LA PINTADA, Mexico — Fourteen hours per body.
That’s how long rescue crews with shovels, hydraulic equipment, anything they can muster, are averaging to find the victims of a massive landslide that took half the remote coffee-growing village of La Pintada, leaving 68 people missing.
The Mexican army’s emergency response and rescue team slogged in pouring rain and several feet of mud with five rescue dogs on Saturday, recovering two women who were buried in the same area near a kindergarten, the second body under more than four feet of dirt. At least two children are believed to be nearby.
Lt. Carlos Alberto Mendoza, commander of the 16-soldier team, said it’s the most daunting situation he’s seen in 24 years with the Mexican army.
“They are doing unbelievable work, hours and hours for just one body,” he told The Associated Press. “No matter how hard the day is, they never get tired of working.”
La Pintada was the scene of the single greatest tragedy in destruction wreaked by the twin storms, Manuel and Ingrid, which simultaneously pounded both of Mexico’s coasts a week ago, spawning huge floods and landslides across a third of the country. The death toll stands at 101, not counting five federal police who died on a rescue mission Thursday when their Blackhawk helicopter crashed as they were leaving La Pintada. The wreckage wasn’t found until Saturday. The toll also excludes the 68 missing.
Interior Secretary Miguel Osorio Chong told Mexican media the death toll could go as high as 200 in the coming days, nearing that of Hurricane Paulina, which hit the same Guerrero state in 1997 and caused one of Mexico’s worst storm disasters.
Houses were filled to their roofs with dirt, and vehicles were tossed on their sides when the hillside collapsed Monday afternoon after several days of rain brought by Tropical Storm Manuel, which along with Hurricane Ingrid gave Mexico a one-two punch.
“As of today, there is little hope now that we will find anyone alive,” President Enrique Pena Nieto said after touring the devastation, adding that the landslide covered at least 40 homes.
Survivors staying at a shelter in Acapulco recounted how a tidal wave of dirt, rocks and trees exploded through the center of town, burying families in their homes and sweeping wooden houses into the bed of the swollen river that winds past the village on its way to the Pacific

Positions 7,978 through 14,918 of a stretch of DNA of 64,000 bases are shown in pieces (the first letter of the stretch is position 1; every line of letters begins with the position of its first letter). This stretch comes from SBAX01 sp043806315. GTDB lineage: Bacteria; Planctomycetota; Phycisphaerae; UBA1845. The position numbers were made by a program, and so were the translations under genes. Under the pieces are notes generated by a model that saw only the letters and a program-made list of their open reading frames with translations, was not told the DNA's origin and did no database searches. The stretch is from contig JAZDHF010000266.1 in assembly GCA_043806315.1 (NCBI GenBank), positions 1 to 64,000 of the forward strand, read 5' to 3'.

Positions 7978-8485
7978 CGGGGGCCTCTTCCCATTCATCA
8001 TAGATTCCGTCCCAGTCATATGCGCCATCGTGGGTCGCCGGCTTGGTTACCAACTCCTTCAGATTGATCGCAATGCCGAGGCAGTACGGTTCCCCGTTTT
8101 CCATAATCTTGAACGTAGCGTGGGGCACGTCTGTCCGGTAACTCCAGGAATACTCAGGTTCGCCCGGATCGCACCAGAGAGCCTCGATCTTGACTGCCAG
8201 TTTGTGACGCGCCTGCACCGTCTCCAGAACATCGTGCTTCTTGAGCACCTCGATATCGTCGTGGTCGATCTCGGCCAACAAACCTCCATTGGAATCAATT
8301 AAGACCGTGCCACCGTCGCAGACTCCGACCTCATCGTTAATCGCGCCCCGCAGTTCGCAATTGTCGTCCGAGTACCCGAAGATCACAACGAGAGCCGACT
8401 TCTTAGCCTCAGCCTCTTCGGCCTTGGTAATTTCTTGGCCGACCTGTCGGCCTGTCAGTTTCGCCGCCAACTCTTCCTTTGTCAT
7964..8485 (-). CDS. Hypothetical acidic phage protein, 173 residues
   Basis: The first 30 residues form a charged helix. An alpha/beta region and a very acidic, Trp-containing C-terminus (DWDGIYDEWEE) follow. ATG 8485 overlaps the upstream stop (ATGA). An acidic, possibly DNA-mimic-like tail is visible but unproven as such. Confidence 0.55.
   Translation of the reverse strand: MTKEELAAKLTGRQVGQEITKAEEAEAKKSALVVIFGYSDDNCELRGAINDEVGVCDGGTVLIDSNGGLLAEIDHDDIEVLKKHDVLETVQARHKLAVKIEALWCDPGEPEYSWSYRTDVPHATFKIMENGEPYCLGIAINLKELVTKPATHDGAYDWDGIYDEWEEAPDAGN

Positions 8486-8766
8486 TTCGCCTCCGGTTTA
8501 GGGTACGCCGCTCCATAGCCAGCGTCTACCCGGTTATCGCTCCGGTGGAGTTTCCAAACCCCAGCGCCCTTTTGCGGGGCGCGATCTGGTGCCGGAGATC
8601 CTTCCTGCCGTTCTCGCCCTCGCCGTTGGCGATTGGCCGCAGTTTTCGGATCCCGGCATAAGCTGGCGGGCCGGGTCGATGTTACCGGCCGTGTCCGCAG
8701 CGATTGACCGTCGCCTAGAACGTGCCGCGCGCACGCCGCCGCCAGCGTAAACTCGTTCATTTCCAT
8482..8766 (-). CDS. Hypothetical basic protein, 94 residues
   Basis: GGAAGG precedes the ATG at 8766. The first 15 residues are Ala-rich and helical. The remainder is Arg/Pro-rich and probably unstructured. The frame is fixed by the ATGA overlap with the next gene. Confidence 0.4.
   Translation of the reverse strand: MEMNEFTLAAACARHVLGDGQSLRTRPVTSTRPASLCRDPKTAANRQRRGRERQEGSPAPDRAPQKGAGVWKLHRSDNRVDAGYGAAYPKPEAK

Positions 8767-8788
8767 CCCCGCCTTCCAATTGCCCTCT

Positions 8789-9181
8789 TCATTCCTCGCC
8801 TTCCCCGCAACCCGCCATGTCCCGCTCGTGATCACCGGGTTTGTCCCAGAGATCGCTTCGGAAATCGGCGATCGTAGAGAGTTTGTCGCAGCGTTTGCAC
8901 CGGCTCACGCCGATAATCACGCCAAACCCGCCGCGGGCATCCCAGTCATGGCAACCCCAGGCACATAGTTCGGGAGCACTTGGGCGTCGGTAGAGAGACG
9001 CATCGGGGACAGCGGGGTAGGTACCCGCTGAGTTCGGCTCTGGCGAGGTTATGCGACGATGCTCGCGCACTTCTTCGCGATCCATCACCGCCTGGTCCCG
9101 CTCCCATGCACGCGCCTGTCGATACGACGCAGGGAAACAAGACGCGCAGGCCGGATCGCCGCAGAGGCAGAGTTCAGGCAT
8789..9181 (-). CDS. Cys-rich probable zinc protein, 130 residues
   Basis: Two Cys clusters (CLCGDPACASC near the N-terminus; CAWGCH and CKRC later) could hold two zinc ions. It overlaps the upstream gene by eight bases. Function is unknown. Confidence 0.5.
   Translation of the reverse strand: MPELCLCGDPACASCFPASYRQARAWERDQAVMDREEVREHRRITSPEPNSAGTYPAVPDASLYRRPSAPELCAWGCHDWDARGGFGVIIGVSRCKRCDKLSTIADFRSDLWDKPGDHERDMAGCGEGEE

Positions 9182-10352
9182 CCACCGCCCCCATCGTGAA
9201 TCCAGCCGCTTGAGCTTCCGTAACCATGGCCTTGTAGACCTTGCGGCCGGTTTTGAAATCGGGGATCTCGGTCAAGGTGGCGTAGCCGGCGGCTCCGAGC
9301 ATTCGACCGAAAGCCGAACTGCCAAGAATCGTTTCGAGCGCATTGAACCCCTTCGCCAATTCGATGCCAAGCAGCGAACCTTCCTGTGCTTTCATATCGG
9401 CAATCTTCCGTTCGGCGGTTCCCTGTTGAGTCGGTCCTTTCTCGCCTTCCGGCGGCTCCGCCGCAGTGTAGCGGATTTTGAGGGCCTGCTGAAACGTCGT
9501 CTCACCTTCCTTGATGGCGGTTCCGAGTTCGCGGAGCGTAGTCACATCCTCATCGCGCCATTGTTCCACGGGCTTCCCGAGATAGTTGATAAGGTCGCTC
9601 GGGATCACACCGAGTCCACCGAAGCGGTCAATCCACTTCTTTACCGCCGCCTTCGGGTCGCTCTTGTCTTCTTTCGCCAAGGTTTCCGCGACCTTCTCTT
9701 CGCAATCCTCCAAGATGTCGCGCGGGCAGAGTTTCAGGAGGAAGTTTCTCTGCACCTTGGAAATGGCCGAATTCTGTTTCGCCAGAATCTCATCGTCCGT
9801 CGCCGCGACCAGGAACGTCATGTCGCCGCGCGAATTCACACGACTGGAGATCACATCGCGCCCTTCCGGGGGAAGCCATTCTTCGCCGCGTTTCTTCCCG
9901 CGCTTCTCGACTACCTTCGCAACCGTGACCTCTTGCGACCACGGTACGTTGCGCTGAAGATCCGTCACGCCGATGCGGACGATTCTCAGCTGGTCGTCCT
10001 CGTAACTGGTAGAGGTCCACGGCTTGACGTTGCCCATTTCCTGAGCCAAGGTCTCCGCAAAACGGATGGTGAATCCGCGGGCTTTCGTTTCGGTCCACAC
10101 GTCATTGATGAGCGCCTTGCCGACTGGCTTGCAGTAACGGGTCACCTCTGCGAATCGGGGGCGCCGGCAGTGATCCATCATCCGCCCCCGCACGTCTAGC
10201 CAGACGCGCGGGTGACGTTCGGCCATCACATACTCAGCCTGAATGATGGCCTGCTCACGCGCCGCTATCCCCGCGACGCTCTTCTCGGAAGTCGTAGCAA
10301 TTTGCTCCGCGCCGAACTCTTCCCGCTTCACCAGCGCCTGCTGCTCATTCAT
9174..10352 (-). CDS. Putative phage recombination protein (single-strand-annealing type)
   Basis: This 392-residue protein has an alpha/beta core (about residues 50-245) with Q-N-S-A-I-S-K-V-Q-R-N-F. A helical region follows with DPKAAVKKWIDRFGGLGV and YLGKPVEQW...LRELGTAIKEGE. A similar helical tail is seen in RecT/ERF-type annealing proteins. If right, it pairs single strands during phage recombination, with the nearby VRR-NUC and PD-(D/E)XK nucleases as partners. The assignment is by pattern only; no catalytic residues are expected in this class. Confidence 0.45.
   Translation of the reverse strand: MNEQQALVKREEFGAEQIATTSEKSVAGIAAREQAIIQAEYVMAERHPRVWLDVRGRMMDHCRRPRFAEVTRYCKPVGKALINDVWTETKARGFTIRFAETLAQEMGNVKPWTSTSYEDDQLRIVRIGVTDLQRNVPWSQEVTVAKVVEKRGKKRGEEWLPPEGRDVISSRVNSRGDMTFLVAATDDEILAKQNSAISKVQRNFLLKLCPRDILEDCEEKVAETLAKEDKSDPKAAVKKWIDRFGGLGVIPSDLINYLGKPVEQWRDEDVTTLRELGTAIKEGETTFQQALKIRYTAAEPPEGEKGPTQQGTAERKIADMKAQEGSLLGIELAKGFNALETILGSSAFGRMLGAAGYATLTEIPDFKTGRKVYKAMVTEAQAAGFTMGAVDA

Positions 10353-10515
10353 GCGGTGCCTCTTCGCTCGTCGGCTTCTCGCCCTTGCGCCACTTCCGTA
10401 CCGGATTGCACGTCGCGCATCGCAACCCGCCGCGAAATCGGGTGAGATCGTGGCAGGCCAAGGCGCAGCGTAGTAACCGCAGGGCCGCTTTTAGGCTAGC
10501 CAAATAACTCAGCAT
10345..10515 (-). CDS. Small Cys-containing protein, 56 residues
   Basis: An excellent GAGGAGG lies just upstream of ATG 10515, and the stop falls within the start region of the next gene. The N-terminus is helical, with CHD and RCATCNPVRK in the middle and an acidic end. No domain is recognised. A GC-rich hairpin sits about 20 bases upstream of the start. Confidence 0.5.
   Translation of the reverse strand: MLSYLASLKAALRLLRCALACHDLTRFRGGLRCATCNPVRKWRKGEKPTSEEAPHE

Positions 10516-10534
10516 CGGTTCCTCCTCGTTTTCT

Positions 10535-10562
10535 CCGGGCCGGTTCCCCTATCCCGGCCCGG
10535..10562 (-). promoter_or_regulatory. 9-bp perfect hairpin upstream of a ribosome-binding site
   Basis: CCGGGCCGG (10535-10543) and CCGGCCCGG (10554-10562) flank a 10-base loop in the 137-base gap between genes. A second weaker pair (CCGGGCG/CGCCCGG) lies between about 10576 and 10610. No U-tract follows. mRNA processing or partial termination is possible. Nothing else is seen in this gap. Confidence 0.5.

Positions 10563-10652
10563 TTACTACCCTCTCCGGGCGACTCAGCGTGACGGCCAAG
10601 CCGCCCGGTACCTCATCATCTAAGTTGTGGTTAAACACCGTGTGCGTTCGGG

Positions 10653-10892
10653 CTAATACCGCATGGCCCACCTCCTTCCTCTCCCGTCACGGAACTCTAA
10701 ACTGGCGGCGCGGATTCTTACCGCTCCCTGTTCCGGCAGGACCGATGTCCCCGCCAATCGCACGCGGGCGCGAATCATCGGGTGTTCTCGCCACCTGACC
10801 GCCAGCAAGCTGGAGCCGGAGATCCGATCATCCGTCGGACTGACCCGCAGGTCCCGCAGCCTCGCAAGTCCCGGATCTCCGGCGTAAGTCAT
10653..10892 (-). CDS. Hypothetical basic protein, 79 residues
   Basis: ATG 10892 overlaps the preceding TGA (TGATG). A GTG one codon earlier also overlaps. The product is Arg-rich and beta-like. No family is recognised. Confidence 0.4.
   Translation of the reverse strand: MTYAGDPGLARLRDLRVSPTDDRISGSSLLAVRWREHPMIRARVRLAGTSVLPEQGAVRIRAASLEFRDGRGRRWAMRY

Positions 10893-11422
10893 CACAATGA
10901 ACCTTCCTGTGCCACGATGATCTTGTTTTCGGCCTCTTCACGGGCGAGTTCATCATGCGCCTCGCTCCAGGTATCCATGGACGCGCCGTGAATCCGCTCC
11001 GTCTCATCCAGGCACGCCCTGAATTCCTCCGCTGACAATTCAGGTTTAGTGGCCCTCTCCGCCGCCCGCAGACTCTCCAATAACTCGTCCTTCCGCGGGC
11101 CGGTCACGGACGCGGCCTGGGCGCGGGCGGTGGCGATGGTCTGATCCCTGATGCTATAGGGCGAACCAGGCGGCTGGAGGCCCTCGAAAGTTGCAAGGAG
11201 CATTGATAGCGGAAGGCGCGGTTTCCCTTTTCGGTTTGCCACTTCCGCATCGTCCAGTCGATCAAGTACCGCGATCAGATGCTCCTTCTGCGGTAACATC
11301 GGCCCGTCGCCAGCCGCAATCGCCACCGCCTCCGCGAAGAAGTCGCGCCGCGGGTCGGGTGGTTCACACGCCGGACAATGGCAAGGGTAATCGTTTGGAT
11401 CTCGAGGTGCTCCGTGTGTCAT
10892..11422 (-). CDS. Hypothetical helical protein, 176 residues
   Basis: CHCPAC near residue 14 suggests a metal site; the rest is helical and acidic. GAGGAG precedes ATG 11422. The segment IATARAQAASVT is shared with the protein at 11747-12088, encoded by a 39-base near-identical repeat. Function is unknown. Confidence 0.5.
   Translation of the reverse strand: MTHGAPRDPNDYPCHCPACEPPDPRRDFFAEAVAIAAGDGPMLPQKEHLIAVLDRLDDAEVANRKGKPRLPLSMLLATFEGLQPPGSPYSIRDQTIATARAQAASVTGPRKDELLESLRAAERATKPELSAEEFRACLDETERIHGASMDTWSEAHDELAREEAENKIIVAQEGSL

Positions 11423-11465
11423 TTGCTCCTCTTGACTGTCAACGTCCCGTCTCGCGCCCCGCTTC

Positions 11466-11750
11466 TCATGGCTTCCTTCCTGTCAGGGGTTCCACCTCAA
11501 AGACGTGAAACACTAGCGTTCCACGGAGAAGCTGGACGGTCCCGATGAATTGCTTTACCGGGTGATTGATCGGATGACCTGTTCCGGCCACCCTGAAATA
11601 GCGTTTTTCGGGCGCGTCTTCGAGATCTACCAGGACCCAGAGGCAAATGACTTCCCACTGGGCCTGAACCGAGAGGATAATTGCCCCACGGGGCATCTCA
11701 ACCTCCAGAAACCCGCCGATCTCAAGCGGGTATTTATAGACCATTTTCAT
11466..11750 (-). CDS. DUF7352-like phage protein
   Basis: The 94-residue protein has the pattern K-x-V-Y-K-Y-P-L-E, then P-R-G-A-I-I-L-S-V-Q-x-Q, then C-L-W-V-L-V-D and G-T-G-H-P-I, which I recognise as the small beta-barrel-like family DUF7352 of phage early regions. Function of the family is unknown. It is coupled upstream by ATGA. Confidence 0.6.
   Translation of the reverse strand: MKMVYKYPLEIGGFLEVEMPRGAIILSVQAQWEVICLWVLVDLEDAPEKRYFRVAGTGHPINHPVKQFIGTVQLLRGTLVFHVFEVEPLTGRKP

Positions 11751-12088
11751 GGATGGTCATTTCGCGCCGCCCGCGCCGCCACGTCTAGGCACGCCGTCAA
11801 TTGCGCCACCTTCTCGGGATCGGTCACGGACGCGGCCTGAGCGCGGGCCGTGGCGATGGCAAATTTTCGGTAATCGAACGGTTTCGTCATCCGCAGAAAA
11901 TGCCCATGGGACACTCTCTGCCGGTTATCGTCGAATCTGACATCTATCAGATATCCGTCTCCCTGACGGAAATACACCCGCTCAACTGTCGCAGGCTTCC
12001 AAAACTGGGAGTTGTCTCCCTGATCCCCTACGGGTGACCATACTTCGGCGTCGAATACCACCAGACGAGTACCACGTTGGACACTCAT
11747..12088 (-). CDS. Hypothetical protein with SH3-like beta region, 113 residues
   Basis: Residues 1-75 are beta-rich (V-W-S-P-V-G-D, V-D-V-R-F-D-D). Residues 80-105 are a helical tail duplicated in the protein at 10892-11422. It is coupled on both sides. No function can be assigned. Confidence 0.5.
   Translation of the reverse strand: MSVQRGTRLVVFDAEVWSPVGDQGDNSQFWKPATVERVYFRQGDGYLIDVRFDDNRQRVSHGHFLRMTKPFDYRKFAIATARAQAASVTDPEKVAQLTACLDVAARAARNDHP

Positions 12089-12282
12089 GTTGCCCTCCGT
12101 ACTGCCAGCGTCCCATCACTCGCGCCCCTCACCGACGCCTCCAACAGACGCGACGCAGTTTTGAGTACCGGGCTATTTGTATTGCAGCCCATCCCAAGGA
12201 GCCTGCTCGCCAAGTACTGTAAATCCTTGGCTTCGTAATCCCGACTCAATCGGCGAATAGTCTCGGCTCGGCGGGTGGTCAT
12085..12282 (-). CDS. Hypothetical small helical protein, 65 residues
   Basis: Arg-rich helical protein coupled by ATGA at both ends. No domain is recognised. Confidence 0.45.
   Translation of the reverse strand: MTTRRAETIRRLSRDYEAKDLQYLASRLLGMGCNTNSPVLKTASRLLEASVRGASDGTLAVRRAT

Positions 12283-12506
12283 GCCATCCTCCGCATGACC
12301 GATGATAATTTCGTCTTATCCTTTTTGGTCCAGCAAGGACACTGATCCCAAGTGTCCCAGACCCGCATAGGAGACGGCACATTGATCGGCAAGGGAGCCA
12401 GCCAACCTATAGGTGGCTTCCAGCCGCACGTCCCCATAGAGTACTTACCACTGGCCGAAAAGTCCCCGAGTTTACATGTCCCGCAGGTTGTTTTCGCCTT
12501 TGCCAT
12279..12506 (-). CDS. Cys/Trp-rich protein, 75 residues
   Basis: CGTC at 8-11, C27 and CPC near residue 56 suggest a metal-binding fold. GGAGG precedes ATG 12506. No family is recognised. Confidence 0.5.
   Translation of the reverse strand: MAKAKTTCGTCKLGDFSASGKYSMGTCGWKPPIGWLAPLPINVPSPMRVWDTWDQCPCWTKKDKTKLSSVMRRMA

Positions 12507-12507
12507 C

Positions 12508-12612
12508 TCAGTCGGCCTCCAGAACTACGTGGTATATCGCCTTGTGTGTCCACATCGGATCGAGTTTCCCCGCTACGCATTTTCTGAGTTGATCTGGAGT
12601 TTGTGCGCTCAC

The scene by Saturday was desolate, a ghost town. One man remained to care for abandoned goats, pigs and chickens that seemed disoriented as they roamed the rescue site.
When the rains get too hard, the crew has to stop for fear of being buried, too, by another slide, Mendoza said.
By Saturday the team had been on site for 48 hours, he added. They had been ready to go two full days earlier, but bad weather conditions delayed their ability to reach the mountainous area northwest of the resort city of Acapulco.
Pena Nieto told storm survivors that La Pintada would be relocated and rebuilt in a safer location as officials responded to a wave of criticism that negligence and corruption were to blame for the vast devastation caused by two relatively weak storm systems.
“I will come to inaugurate a new La Pintada,” he said. “That’s a promise I’m making today to this community, which has undergone such a misfortune.”
All week in Mexico City, editorials and public commentary said the government had made natural disasters worse because of poor planning, lack of a prevention strategy and corruption.
“Governments aren’t responsible for the occurrence of severe weather, but they are for the prevention of the effects,” wrote Mexico’s nonprofit Center of Investigation for Development in an online editorial criticizing a federal program to improve infrastructure and relocate communities out of dangerous flood zones. “The National Water Program had good intentions but its execution was at best poor.”
Guerrero Gov. Angel Aguirre publicly confirmed that corruption and political dealings allowed housing to be built in dangerous areas where permits should have been rejected.
“The responsibility falls on authorities,” Osorio Chong said in a press conference earlier in the week. “In some cases (the building) was in irregular zones, but they still gave the authorization.”
Both the federal and Guerrero state administrations are new and cited cases in the past, though Osorio Chong said that going forward, he is sure that Aguirre and the mayor of Acapulco will not allow flooded-out victims to return to high-risk areas.
In a meeting with hotel owners in hard-hit Acapulco, Pena Nieto told the city that the reconstruction phase has begun, and that “Acapulco is standing.” The government will help address the hoteliers’ concerns, he added, including improving the main thoroughfare from Mexico City, the Highway of the Sun, which was closed by slides and damage, cutting off access for days.
The highway reopened Friday, albeit with many detours skirting stretches damaged by flooding and landslides. As of Saturday, all of the thousands of stranded tourists had been able to leave Acapulco.
Pena Nieto said he would visit the northern state of Sinaloa on Sunday, where Manuel hit with hurricane force Thursday morning.
Three people were reported dead in Sinaloa. Flood waters had reached waist-deep in some places in Culiacan, the Sinaloa state capital, including the city zoo.
The storms affected 24 of Mexico’s 31 states and 371 municipalities, which are the equivalent of counties. More than 58,000 people were evacuated, with 43,000 taken to shelters. Nearly 1,000 donation centers have been set up around the country, with nearly 700 tons of aid delivered so far. Nearly 800,000 people lost power across the country, though the Federal Electricity Commission said 94 percent of service had been restored as of Saturday morning.
Associated Press writers Katherine Corcoran in Mexico City and Martin Duran in Culiacan contributed to this report.